Undercover Secrets

like to think that I know something about video games. It’s one of my hobbies, after all. Yet there are moments which remind me that, like some deep-sea cartographer, I’m immersed in a realm too vast and varied for a lone observer to fully comprehend. The most recent such moment involved Undercover Cops, an Irem beat-‘em-up from 1992. It seems, at a glance, fairly basic: a city full of street thugs and general corruption is set to rights by a scruffy, bearded martial artist, a doughty British lass named Rosa, and a blond American football player who predates Brian Battler of The King of Fighters by a few years.


While it lacks even the semiotic endurance of Bad Dudes in its expository scenes, Undercover Cops has aesthetics and level design more clever than those of the typical brawler. The characters can heft everything from motorcycles to fish, even using stone pillars and girders three times their height to whack enemies across the screen. And in addition to the usual batch of boring street punks, those enemies include robotic mole-people, a first-stage leader with a trash compactor for a weapon, and a fat dominatrix boss who cries profusely when punched.


The game even retains a certain visual appeal, as everything’s presented in the same gritty, highly detailed style as Gallop, In the Hunt, and other Irem arcade titles (which, by extended rumor, would include some of the Metal Slug series).


That's all there is to Undercover Cops. In 1994, Irem and a little-seen developer called Varie ported it to the Super Famicom and planned on an American release, but the latter was canceled. Half.com preserved the box art for the SNES version, if you need a laugh.

But my story doesn’t end there. A few months ago, I was flipping through a Japanese Samurai Spirits 4Koma manga, one of those game-based comic strip collections which, unlike independent doujinshi, are published with the full permission of the company in question. The back pages of the book held some ads for similar comic bundles, and among them was a promo for this.


It’s a manga anthology based on Undercover Cops, and judging by the copyright notice to the left of Rosa's head, it’s a legitimate publication. Now, I realize that a lot of games (Psychic Force, Black Matrix, Magical Drop) are far more popular in Japan than they could ever be in America, but I found it hard to believe that, even in 1993, Undercover Cops would have had enough fans to merit its own Irem-approved comic. A slim doujinshi volume I could have understood, but this? It was like finding a novel based on Vendetta, Two Crude Dudes, or some other early-90s beat-‘em-up that no one talks about anymore. Odd as this discovery seemed, I brushed it aside.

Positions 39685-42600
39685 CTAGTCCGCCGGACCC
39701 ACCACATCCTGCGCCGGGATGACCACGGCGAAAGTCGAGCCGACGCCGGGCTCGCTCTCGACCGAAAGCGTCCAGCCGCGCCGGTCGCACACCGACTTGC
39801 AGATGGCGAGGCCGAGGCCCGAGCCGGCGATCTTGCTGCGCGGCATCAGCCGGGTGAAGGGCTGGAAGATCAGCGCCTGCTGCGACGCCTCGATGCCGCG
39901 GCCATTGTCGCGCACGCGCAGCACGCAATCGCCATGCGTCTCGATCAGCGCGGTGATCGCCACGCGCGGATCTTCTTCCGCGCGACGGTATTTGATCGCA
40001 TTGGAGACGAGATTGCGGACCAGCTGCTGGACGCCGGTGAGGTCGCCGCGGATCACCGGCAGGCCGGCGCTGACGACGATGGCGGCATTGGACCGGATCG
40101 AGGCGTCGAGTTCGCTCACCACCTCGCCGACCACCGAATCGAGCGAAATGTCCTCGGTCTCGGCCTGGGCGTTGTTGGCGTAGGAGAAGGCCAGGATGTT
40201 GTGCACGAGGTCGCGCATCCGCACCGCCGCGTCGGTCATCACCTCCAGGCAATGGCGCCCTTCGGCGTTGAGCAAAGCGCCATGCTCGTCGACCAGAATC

Last week, however, I became convinced that even if I’ve finished with Undercover Cops, it’s not finished with me. While sifting through Japanese sites in search of early PlayStation release schedules, I stumbled upon a gallery of fan art depicting video game women in freakishly muscular form. Among the bulked-out caricatures of Final Fantasy and Street Fighter females, I found a subject that I didn’t recognize at first, though she seemed vaguely familiar.


And then comprehension struck: this is Rosa from Undercover Cops, as rendered by someone with a severely mutated muscle-girl fixation. Out of all sorts of well-known female characters from all sorts of well-known video games, the artist chose the star of Undercover Fucking Cops to be part of this bizarre fetish parade. If my exploration of gaming culture is like charting the ocean floor, this amounts to a brief glimpse of a giant squid. Or perhaps a crashed UFO.

Yes, this boggles my mind as only minor, inexplicable trivia can. Undercover Cops is a fine game, but I’d written it off long ago as an obscure piece of Irem’s history. Yet after encountering two seemingly unrelated examples of the game’s fan following, I wonder if there’s more to it. Perhaps, in Tokyo’s Akihabara district, there’s a unremarkable arcade staffed by an equally unremarkable clerk who, upon hearing the proper turn of phrase, will unlock a rear door and reveal the stairs to a basement stocked with every kind of arcade unit: sit-down models, massive three-player arrays with huge screens, and even a battered upright cabinet from America.

All of them are running Undercover Cops.

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